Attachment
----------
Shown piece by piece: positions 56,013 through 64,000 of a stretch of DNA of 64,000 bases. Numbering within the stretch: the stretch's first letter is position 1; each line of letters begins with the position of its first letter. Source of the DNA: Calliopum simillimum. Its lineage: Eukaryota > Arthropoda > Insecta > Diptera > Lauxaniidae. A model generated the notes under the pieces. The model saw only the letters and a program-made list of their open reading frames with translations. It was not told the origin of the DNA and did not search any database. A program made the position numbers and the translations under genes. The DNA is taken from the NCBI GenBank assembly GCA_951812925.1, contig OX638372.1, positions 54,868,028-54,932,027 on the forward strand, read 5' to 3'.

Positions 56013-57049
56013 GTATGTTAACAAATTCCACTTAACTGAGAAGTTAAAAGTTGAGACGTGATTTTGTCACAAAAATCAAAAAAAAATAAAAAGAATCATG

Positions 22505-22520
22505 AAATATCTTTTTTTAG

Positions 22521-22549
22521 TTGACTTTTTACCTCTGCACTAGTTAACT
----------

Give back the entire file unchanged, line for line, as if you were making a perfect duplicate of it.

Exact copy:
Shown piece by piece: positions 56,013 through 64,000 of a stretch of DNA of 64,000 bases. Numbering within the stretch: the stretch's first letter is position 1; each line of letters begins with the position of its first letter. Source of the DNA: Calliopum simillimum. Its lineage: Eukaryota > Arthropoda > Insecta > Diptera > Lauxaniidae. A model generated the notes under the pieces. The model saw only the letters and a program-made list of their open reading frames with translations. It was not told the origin of the DNA and did not search any database. A program made the position numbers and the translations under genes. The DNA is taken from the NCBI GenBank assembly GCA_951812925.1, contig OX638372.1, positions 54,868,028-54,932,027 on the forward strand, read 5' to 3'.

Positions 56013-57049
56013 GTATGTTAACAAATTCCACTTAACTGAGAAGTTAAAAGTTGAGACGTGATTTTGTCACAAAAATCAAAAAAAAATAAAAAGAATCATG

Positions 22505-22520
22505 AAATATCTTTTTTTAG

Positions 22521-22549
22521 TTGACTTTTTACCTCTGCACTAGTTAACT